Many people with disabilities and seniors are especially concerned about health emergencies and other emergency situations. Seniors may worry about the possibility of a fall, or even a stroke, that can suddenly disable them so that they cannot call for help when they need it most. A person with a physical disability may not be able to get to a telephone, while hearing, speech or other communication disabilities can make it difficult to communicate with emergency personnel. Many of us have heard about buttons that can be worn around a person’s neck or wrist and pressed to summon help when the user is unable to reach a phone. These products and others like them, known as emergency alert systems, make it easier to call for help when help is needed. Emergency alert systems can add an important element of safety for many seniors and persons with disabilities living by themselves. They can make it possible for people to live safely in their homes or in an independent living facility, rather than a nursing home. Emergency alert systems can also reassure people that their family members and friends who are living with a disability or have health problems can easily summon help whenever the need arises.
Two issues show how important emergency alert systems can be — falls and stroke. While falls are most often associated with seniors, they are also a common hazard for people with vision disabilities, mobility disabilities, and balance-related disabilities. The National Safety Council illustrated how dangerous falls are in 2005 when it found that “falls are the leading cause of death for older adults. Almost 11,000 older adults a year, or 30 each day, die from a falls injury.” Fall prevention is widely acknowledged to be the most effective method of reducing this danger; however, a person who suffers a fall and has an emergency alert system will be able to summon medical assistance quickly so that any injury suffered in the fall can be treated as soon as possible.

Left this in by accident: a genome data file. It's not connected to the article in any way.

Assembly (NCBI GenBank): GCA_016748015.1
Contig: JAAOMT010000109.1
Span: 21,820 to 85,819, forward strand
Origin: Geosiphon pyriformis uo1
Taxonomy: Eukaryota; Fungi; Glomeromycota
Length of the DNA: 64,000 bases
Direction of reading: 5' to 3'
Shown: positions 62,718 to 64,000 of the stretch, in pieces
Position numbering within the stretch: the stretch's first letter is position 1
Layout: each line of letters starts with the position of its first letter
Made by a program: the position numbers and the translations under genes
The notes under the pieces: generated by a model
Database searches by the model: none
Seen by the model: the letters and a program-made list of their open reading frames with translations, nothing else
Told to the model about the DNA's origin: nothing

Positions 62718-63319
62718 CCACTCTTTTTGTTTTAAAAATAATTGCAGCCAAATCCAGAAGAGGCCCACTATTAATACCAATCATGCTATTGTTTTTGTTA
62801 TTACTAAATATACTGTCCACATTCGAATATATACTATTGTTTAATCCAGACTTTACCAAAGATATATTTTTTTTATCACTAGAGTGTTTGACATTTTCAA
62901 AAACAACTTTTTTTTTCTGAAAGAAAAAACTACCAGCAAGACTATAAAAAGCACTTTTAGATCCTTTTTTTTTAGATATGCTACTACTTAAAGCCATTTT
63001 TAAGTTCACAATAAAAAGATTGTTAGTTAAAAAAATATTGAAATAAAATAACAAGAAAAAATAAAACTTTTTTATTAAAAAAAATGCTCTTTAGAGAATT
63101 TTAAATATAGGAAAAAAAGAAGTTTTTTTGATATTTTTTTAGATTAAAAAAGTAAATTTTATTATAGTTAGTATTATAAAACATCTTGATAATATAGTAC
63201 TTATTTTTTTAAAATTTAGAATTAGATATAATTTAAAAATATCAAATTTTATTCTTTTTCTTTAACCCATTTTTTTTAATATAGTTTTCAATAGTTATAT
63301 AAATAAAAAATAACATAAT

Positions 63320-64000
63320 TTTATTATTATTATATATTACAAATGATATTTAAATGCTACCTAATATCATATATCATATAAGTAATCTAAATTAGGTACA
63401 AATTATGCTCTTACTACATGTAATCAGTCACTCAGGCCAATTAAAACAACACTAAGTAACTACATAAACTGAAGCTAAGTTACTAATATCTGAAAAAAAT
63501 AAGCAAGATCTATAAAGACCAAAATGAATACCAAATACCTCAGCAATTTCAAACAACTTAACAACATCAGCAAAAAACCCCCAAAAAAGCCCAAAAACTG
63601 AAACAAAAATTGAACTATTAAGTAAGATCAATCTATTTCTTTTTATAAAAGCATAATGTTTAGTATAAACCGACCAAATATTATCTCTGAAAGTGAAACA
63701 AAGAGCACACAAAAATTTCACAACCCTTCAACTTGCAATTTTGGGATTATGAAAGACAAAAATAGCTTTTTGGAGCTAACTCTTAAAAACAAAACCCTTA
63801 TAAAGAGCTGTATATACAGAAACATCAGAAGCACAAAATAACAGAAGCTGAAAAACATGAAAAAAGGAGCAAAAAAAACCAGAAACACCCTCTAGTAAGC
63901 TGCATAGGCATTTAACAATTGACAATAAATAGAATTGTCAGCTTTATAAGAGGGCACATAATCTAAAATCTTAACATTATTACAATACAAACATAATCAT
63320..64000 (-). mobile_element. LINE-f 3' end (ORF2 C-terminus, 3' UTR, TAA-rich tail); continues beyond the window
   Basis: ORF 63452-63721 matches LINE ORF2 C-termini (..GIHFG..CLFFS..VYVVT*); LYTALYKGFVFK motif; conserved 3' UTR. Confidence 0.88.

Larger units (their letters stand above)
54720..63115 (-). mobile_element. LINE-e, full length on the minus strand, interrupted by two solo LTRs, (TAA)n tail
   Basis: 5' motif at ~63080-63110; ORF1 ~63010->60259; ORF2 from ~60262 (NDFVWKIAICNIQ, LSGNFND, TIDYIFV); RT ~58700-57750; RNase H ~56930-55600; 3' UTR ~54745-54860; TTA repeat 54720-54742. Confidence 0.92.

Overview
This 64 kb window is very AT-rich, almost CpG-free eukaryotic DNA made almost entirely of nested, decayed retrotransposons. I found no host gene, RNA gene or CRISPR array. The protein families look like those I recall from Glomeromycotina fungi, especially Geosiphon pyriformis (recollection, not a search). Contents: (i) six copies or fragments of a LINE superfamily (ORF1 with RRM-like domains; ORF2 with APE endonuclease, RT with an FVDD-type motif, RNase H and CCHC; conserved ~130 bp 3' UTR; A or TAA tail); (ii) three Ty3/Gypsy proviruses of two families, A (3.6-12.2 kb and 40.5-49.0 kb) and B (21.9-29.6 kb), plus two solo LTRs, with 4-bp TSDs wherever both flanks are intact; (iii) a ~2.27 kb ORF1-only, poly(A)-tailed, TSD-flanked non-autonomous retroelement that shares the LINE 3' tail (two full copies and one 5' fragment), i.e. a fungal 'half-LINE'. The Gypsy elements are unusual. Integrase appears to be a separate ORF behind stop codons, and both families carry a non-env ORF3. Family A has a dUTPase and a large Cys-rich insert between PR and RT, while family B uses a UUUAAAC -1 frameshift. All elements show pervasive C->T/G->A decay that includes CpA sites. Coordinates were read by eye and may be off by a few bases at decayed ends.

Each year, about 700,000 people suffer a stroke. Stroke is the third leading cause of death in the United States and a leading cause of serious, long-term disability. When a person has a stroke, “treatment can be more effective if given early on.” An emergency alert system can provide people who know that they are at risk of a stroke with a method to call for medical assistance rapidly, even if the stroke impairs their mobility or ability to speak.
Many disabilities and health conditions can create a need to have an emergency alert system. These conditions include amyotrophic lateral sclerosis (ALS), arthritis, balance disabilities, communication disabilities, deafness, hearing loss, multiple sclerosis, quadriplegia, seizures, speech disabilities, and spinal cord injury (SCI).
This fact sheet describes the various types of emergency alert systems that are currently available, including the “standard” personal emergency response system (PERS) and related options and alternatives. It also discusses issues involved in selecting a system, and provides a list of equipment manufacturers and monitoring services with their full contact information.
This Fact Sheet is provided by AbleData, an assistive technology information service provided by the U.S. Department of Education’s National Institute on Disability and Rehabilitation Research (NIDRR). Neither the Department nor ICF Macro, which operates AbleData, has examined, reviewed, or tested any product, device, or resource contained in AbleData or referred to in this Fact Sheet. The Department and ICF Macro make no endorsement, representation, or warranty express or implied as to any product, device, or other information set forth in AbleData. The views expressed herein do not necessarily represent the opinions of the Department, NIDRR, or ICF Macro. For the original full text of this Fact Sheet, please go to the “”Library” section of www.abledata.com.